Blog written by Jenny Tragner, Director and Head of Policy, ForrestBrown

Following the Spring Budget, Jenny Tragner, Director and Head of Policy for ADS member, ForrestBrown, rounds up the latest changes to R&D tax relief and what they mean for the aerospace, defence, security and space sectors.

What changes should ADS members be aware of?

In last year’s Autumn Statement, the Chancellor announced a significant reduction in the rate for R&D tax relief for SMEs from 1 April 2023. But following pressure from business groups, a new rate of relief for loss-making, R&D-intensive SMEs was announced in the Spring Budget. SMEs for whom qualifying expenditure constitutes at least 40% of total expenditure will be able to claim an enhanced rate of payable tax credit (although it is worth pointing out that overall generosity remains lower than the pre-April 2023 level). Alongside the previously announced increase in the rate of R&D tax relief for larger businesses, these changes are likely to have an impact on wider aerospace, defence, security and space ecosystems wherever your business sits in the supply chain.

Another significant change which has received less publicity could be good news for ADS members leading global R&D programmes from the UK. In a well-hidden paragraph published alongside the Chancellor’s statement, restrictions on overseas expenditure on R&D have been delayed for 12 months. This is ostensibly to allow the government to consider the interaction between the restriction and the design of a potential merged R&D relief, but businesses likely to be affected by the change should take the opportunity to press for it to be scrapped altogether.

It is also worth noting that previously announced proposals to introduce relief for data, clou computing and work in pure mathematics will go ahead from 1 April. This is good news for ADS members working on applications for AI and other cutting-edge technology, which also received direct funding boosts from the Chancellor.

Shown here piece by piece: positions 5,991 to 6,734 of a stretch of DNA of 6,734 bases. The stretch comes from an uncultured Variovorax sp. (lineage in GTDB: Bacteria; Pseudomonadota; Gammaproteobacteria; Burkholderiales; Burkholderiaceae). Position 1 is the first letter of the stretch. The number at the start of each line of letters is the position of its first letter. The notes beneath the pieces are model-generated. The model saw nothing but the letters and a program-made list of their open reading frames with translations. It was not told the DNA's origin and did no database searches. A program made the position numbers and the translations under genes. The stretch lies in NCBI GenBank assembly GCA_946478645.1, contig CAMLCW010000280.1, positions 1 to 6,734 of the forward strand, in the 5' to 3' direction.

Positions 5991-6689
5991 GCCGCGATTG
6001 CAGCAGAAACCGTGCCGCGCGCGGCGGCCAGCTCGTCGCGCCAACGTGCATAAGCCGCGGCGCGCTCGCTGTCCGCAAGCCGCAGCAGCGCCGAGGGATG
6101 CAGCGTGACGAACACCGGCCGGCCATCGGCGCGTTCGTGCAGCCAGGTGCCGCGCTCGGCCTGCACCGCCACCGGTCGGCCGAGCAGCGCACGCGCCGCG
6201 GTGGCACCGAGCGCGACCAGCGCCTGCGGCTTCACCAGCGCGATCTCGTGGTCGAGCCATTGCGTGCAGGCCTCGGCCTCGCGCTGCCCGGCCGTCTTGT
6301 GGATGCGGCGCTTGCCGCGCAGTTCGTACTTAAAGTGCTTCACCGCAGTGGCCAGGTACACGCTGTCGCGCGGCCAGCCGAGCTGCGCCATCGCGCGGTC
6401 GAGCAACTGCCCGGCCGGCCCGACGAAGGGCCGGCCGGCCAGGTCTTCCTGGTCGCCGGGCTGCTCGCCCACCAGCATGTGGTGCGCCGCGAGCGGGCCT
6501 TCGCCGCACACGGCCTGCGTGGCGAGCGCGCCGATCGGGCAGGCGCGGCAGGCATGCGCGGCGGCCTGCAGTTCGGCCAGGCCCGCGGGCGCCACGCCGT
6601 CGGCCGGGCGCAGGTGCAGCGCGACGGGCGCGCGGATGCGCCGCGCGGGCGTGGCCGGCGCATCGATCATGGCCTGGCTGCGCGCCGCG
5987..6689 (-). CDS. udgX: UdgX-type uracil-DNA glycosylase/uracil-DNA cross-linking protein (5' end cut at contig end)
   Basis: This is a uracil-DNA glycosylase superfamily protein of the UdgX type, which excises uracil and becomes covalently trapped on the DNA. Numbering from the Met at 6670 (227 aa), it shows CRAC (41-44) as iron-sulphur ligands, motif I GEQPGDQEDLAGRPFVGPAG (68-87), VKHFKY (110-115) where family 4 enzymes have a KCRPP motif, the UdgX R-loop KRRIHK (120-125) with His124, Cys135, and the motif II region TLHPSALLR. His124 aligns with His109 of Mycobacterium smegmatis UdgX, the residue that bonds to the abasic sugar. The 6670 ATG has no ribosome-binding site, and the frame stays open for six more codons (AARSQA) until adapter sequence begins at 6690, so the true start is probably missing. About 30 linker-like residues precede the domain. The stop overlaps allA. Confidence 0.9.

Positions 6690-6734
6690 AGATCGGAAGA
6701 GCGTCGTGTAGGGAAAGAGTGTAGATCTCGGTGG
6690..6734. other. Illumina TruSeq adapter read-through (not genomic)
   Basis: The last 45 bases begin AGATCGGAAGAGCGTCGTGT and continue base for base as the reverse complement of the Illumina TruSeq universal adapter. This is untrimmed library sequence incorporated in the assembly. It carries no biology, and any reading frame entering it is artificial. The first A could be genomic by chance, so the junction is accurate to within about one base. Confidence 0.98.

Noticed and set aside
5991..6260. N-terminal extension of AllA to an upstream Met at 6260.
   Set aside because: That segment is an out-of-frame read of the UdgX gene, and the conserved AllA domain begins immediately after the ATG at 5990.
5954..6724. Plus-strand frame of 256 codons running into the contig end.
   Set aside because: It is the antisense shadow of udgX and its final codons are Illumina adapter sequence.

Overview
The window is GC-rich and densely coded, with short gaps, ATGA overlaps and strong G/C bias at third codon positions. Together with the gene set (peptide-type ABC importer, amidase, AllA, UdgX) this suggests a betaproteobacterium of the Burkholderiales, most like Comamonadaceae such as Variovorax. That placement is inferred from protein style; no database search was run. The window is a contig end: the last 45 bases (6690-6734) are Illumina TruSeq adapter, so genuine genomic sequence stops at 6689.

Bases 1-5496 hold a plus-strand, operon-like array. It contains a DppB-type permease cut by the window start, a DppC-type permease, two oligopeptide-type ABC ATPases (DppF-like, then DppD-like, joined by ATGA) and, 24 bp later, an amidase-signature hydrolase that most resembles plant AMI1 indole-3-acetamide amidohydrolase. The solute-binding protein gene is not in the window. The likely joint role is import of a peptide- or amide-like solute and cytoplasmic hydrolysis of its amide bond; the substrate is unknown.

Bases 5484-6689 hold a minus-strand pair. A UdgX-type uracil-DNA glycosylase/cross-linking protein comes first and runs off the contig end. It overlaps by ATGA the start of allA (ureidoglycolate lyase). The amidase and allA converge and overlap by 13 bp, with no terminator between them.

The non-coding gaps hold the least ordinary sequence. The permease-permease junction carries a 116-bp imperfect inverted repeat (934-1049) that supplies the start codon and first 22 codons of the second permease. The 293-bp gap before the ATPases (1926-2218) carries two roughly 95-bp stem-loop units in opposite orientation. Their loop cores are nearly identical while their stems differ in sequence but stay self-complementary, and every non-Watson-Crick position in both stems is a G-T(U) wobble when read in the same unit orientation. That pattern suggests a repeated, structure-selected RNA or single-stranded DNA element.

A range of measures to tackle abuse of the incentive will also go ahead as planned, so businesses need to be aware of new requirements when making a claim.

Why are the changes happening?

The rate changes are a deliberate step towards a merged R&D tax incentive which equalises the rates of relief available to businesses, replacing the current system which offers a higher rate of relief to SMEs, who typically have fewer options when it comes to access to finance for R&D. The Chancellor has pointed to HMRC research which suggests that the catalytic impact of R&D tax relief is lower for smaller businesses, but appears to have overlooked critical differences in the way the R&D supply chain often works, with SME innovation playing an important role in most sectors.

When do changes come into force?

Relief for data, cloud and maths, rate changes and measures to tackle abuse come into force from 1 April this year, with the impact staggered depending on your accounting year end. Overseas R&D restrictions are expected next year and the proposed merger of the SME and R&D Expenditure Credit incentives into a single scheme is slated to start in April 2024. Change appears to be the only constant when it comes to R&D tax policy, creating complexity for businesses who typically plan investment over a much longer time horizon.

What should ADS members be doing to prepare and adapt?

This article provides a snapshot of the various moving parts at play, but it is clear even from this short summary that the picture is complex. Rather than risk missing out on funding opportunities or expose themselves to risks, ADS members should act now by seeking advice on what the changes mean for them.

The team at ForrestBrown are on hand to help with all aspects of R&D tax relief and other innovation incentives. For an initial discussion, please do get in touch by emailing me at